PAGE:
Tehran aims to leverage this incident to establish deterrence, preventing further Israeli assaults on its military and security installations in Syria and the broader region. The recent attack on its consulate building in Damascus was not an isolated event. It followed several previous attacks, including an Israeli strike on Lebanese Hezbollah positions in parts of the Aleppo countryside on March 29. This attack resulted in the deaths of several field commanders, notably Ali Naim, the deputy commander of Hezbollah’s Rocket and Missile Unit.

  • The American Stance:

Iranian leadership regards the American stance with apprehension and factors it in when considering available options. Since the onset of the conflict in Gaza, Washington has focused on deploying various measures to forestall regional war escalation. Amid escalating tensions between Tehran and Tel Aviv following the consulate building attack, the American administration has intensified efforts to avert a confrontation between Iran and Israel. This involves several approaches: engaging in communication with Iran to potentially broker a deal that would prevent or manage Iran’s response and reaffirm support for Israel. On Wednesday, April 10, U.S. President Joe Biden reiterated unwavering backing for Israel in the face of Iran’s threats6. Additionally, the United States has rallied regional and international support to de-escalate tensions. The U.S. State Department announced that Secretary of State Anthony Blinken had engaged with Turkey, China and Saudi Arabia’s foreign ministers in the past 24 hours, emphasizing that Middle East escalation is detrimental to all parties’ interests.7


Second: Potential Courses of Action:

Iran has several options to retaliate against the Israeli attack, and it may opt for one or a combination of the following:

Option One: Negotiating for Concessions:

Despite pressures urging Iran to militarily retaliate against Israel, such a response is not inevitable. Iran may instead pursue a deal, with Washington, that is aimed at curbing Israel’s attacks on its military and security forces in the region. Iran could justify refraining from retaliation by claiming that it aimed to exert psychological pressure on Israel or to negotiate a halt to the Gaza conflict.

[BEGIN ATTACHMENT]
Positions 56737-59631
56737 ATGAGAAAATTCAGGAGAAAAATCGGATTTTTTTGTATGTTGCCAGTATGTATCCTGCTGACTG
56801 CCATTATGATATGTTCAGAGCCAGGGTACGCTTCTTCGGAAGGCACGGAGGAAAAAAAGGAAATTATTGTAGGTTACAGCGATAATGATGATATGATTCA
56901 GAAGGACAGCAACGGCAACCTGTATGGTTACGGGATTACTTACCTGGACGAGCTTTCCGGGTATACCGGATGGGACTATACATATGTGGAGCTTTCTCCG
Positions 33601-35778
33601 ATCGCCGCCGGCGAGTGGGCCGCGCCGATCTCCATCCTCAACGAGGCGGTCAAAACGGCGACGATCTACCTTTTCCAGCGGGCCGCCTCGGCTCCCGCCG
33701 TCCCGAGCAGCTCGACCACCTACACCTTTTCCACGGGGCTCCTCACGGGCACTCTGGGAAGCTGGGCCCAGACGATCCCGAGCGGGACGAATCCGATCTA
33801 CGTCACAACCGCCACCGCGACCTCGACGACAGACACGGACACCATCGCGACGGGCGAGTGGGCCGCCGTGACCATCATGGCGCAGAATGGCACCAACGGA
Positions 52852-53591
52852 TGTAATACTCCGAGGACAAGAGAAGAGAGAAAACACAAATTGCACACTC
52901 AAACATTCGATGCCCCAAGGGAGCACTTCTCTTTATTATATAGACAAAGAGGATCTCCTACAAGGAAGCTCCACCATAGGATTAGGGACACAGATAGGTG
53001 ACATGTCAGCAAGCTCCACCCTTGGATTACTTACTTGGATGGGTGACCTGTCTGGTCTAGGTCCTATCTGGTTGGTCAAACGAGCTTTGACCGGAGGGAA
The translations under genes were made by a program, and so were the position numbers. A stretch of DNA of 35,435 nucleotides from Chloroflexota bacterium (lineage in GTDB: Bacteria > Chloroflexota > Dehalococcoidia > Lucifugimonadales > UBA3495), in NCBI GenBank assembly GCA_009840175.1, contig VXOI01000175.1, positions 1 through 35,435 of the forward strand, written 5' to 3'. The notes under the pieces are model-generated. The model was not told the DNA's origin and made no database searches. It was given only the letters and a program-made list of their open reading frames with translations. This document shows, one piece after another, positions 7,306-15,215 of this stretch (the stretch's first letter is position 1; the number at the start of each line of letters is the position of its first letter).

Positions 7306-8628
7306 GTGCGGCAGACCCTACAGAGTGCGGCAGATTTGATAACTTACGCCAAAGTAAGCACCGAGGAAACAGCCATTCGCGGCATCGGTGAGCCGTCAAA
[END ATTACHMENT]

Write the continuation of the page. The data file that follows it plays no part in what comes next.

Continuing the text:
Option Two: Formal Retaliation:

Should the first option fail or if the costs and risks of other options escalate, Iran may resort to formal retaliation. Drawing from its response to the U.S. forces murdering Qassem Soleimani, Iran is likely to target specific sites with limited damage. Israel may even be forewarned of these targets through American or European channels. This option aims to save face, alleviate embarrassment and relieve pressure.


Option Three: Calculated, Non-Escalatory Response:

Should Iran feel compelled to respond to the Israeli attack, it will ensure the response is measured and avoids significant risks, such as a confrontation with Israel or the U.S. This approach, referred to as a “calculated, non-escalatory response,” seeks to deter aggression while maintaining Iran’s credibility. Iran may delay its response to carefully engineer it to avoid getting embroiled in a full-scale conflict. It is anticipated that attacks may originate from Iranian territory or factions in the region (Syria, Iraq or Lebanon), targeting sites in the Golan Heights. Additionally, Houthi attacks in the Red Sea may be activated. However, Israel’s vow to retaliate against any attacks from Iranian territory complicates this option, raising the stakes and potentially prompting Iran to target Israeli embassies or diplomatic missions in the region. The Israeli embassy in Bahrain is considered a plausible target due to Bahrain’s proximity and limited military capabilities.


Fourth Option: Response through Proxies and Militias: